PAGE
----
Diwali Festival

10.25.17_Features_Janelle Crubaugh_Diawali_Janelle Crubaugh2

Courtesy of Janelle Crubaugh

Janelle Crubaugh
Staff Writer

Diwali is a five day Hindu festival that celebrates light overcoming darkness. From Thursday through Tuesday, UNCG held its own Diwali celebration on Friday, in room 114 of the School of Education Building.

The festivities included performances, traditional food for the holiday and Diwali-related items for sale. The event was organized by the UNCG Yuva Indian Student Association, and supported by the Indo-American Society of North Carolina and Triad Hindu Temple (HSNC). Yuva, the Indian Students Association at UNCG, is a student group which aims to unify Indian students at UNCG to promote Indian culture on campus. Yuva is a Hindi word that means “youth” or “the zeal of a young heart which knows no bounds,” according to the student group’s main website page.

Some traditions of this festival include Rangoli, which is a colorful floral or symmetrical art design usually done on floors and created out of flowers, colored powdered, colored rice and other items. An example of this was on display in front of the room of the event.

Another tradition the event highlighted was traditional clothing. Yuva Indian Student Association exemplified this, wearing vibrant colors to reflect the emphasis of light and vitality. Female Yuva Indian Student Association members wore bright blue, red, yellow, orange and green Sarees and Punjabi suits and men wore Jippas, traditional Indian long flowing shirts and Dhotis, a traditional garment in India and surrounding countries that is made of unstitched cloth, and is wrapped around and knotted the waist.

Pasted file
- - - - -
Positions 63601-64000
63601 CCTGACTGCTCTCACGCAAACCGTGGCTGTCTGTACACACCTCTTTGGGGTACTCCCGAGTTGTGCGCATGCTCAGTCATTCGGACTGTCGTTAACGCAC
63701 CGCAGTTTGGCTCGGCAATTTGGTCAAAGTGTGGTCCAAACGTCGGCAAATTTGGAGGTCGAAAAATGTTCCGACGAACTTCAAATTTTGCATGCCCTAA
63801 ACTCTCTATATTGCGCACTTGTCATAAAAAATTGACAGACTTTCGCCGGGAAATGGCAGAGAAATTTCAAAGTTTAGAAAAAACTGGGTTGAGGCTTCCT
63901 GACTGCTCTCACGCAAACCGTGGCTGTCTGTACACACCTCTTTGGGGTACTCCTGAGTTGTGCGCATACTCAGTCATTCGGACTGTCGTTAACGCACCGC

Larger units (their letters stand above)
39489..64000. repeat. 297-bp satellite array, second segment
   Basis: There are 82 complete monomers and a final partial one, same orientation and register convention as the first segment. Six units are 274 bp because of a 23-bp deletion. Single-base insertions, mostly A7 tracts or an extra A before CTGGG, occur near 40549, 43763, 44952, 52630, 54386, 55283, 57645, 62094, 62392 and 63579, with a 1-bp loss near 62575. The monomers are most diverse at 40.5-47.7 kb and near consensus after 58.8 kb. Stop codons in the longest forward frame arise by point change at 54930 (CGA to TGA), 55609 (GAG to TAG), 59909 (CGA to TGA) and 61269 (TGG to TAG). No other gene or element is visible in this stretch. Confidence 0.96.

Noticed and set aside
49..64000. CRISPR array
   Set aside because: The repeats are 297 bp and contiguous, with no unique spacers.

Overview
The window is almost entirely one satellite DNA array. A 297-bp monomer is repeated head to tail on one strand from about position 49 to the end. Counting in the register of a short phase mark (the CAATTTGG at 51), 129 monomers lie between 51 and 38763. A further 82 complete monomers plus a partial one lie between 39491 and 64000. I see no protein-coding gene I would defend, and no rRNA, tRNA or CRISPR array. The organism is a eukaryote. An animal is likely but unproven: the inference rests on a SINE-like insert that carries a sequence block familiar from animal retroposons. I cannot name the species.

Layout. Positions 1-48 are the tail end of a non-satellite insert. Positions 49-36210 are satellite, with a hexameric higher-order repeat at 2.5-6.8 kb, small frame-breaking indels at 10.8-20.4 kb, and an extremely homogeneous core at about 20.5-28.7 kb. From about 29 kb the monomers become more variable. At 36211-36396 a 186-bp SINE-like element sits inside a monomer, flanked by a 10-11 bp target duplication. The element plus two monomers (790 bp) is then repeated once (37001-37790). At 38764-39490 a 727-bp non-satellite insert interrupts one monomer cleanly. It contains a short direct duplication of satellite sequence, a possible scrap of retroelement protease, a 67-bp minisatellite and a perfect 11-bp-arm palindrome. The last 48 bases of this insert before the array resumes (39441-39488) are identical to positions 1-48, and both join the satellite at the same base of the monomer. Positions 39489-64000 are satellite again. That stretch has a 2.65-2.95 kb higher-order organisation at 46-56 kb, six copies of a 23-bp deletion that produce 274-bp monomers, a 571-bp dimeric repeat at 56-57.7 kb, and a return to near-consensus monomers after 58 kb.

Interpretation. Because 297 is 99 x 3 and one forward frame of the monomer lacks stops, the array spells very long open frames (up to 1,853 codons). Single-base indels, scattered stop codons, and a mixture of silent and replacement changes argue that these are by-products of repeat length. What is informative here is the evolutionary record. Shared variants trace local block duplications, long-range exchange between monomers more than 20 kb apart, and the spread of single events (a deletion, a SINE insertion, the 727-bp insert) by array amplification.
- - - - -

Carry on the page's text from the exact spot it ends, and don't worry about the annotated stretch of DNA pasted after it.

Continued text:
The multicolored lights at the festival were meant to represent goodness, positivity and the conquering of all things dark, negative and evil; as such, lights were present both in and outside the event venue.

In addition to lights, the event also hosted a fashion show, exemplifying a variety of traditional Indian clothing with materials such as silk, velvet and a variety of different kinds of gold jewelry, a customary fashion for Indian women.

Molly Black, a UNCG honors student who attended the event, said, “It’s important that people are introduced to new cultures and new things that they don’t see everyday… I learned something about Hinduism that I didn’t know before.”

According to Khan Academy, Hinduism is a religion native to South Asia, with a belief system in multiple deities, all representative of one almighty superior God, the universal law of karma and reincarnation.

Norma Rodriguez, another UNCG student attending the event, said, “The performances were really cool and the kids that performed were really cute.”

As Diwali is a highly celebrated event, celebrants of all ages attended, performed and participated at the festival.

Horacio Loza, a UNCG student, said, “It’s good to have the exposure. I know a little bit about it, but coming to these events, you get to really know and understand the culture better.”

UNCG’s ability to provide exposure and insight into internationally celebrated cultures was exemplified not only by the contributions of the assemblage of student groups and their efforts in these events, but also the involvement of the local Hindu temple and organizations such as campus activities board and the International and Global Studies program.



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